The North had alot of rebuilding to do after the war, so they had to take steps to fix their nation. The North had to raise funds to rebuild areas that had been destroyed. To do so, they empoyed three different methods. First, they enacted protective tariffs, excise taxes on luxury goods, and an income tax. They also printed $450 in paper money. Union securities were marketed to investors both in the North and in Europe. Through these three methods, the North tried earn enough money to be restored.
-Leah Defigueiredo

Wednesday, December 8, 2010

Reconstruction: A first-hand account of a factory worker's life after war

I feel extremely fortunate that i kept my job in the textile factory. Our production is as high as ever and im glad that our economy is still strong. Some of the soldiers are beginning to come back from the war, and they are lifting the spirits of everyone in the city. There is some rebuilding that must be done in areas that were destroyed. However, overall i feel like this was a huge success for the North. I'm extremely glad the horrible institution of slavery has finally been brought down.
-Leah Defigueiredo

Sunday, December 5, 2010

Then and Now Connections: Labor Unions

Pre-Civil War, during the Industrial Revolution, unfair work hours and conditions were ignored by factory owners and the government. Long hours were normal, and sanitation was not worried about by factory owners. It was not until labor unions began to be formed and legal pursuits to get established work hours did fair conditions appear.

In today's society, labor unions are a big thing. There are exact established about of works hours, and also we have minimum wage, so that no company can cheat off a worker. Even the smallest unsatisfactory condition is blown out of proportion and even sometimes taken to court. Today's workplace is completely different from the work place of previous times.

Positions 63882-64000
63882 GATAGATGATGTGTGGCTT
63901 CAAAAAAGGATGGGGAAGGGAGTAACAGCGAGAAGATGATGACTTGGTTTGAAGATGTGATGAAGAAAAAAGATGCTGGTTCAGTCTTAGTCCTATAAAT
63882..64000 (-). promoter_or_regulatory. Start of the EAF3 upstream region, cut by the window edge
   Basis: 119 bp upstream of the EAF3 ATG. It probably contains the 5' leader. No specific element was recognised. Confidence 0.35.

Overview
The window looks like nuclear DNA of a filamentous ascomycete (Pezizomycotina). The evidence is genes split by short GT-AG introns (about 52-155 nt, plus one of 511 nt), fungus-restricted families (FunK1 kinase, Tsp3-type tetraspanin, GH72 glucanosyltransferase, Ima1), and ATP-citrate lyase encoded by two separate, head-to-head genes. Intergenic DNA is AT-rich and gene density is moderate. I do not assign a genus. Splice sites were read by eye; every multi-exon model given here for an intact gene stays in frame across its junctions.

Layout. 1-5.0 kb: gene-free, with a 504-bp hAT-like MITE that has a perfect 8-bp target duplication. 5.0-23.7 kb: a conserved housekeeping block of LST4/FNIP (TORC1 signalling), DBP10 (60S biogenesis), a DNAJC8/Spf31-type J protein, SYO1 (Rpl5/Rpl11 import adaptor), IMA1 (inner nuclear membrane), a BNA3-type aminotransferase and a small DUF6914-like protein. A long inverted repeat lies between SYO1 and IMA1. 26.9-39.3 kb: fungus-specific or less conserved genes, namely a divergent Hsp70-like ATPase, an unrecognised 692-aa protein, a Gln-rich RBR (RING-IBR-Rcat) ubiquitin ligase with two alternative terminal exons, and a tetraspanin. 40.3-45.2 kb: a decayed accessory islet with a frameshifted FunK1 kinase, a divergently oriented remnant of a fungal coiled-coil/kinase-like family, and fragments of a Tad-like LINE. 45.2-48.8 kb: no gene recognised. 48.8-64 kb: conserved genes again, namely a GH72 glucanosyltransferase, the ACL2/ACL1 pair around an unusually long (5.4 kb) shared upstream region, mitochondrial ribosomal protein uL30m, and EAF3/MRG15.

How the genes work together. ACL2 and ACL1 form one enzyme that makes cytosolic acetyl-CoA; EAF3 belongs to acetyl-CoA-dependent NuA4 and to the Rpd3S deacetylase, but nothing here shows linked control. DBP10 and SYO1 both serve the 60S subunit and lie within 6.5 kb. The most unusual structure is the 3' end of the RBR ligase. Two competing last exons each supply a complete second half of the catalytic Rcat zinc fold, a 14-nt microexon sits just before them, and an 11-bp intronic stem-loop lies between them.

-Emerald Yumang

Analysis: The North after the Civil war

While the South Economy was completely destroyed after the civil war, the Northern factories were still a central part of their economy. The North did not face the same devestation the South did. Their economy was still completely intact. They continued to produce items in factories and export them to different countries. They used their exports as a tool to gain money to rebuild areas that had been destroyed.
-Leah Defigueiredo

Analysis: pre-civil war industry

Prior to the civil war, Industry was evolving and Northern factories were booming. The Industrial Revolution was in full swing, and with machines taking the place human work, products were being produced, quicker, and more effectively. People were becoming more involved in the economy, and northern citizens flocked to cities in search of new opportunities. New inventions including interchangeable parts, steamboats, and the cotton gin were making production increasingly easy.
-Emerald Yumang

Analysis: Factories vs. Plantations in the civil War

Factories vs. Plantations
The South had been extremely dependent on their cotton exports to keep their economy afloat. Cotton was a prosperous product, however, relying on one export was extremely disadvanteagous to the South. The North produced a variety of items in their factories. Their exports included textiles and weapons. The North was able to produce their own weapons during the war, which proved beneficial. Ultimately, the North's strong industry and factory proved victorious and helped them win the war. The South's planter aristocracy was not versatile enough to hold up Southern economy.
-Leah Defigueiredo

Then and Now Connection: Women in Factories

From Pre-Civil War times to Reconstruction, women in factories was not often a sight to see. Although this changed a little during the Civil War, when women took over as men went off to war, women gaining equality to begin to work alongside men was still a big issue.

Today's day in age, women's role in society has changed dramatically. Women not only work in factories alongside men, but now they also have become prominent in society, becoming prominent money earners and extremely more independent then during the Civil war time periods.

-Emerald Yumang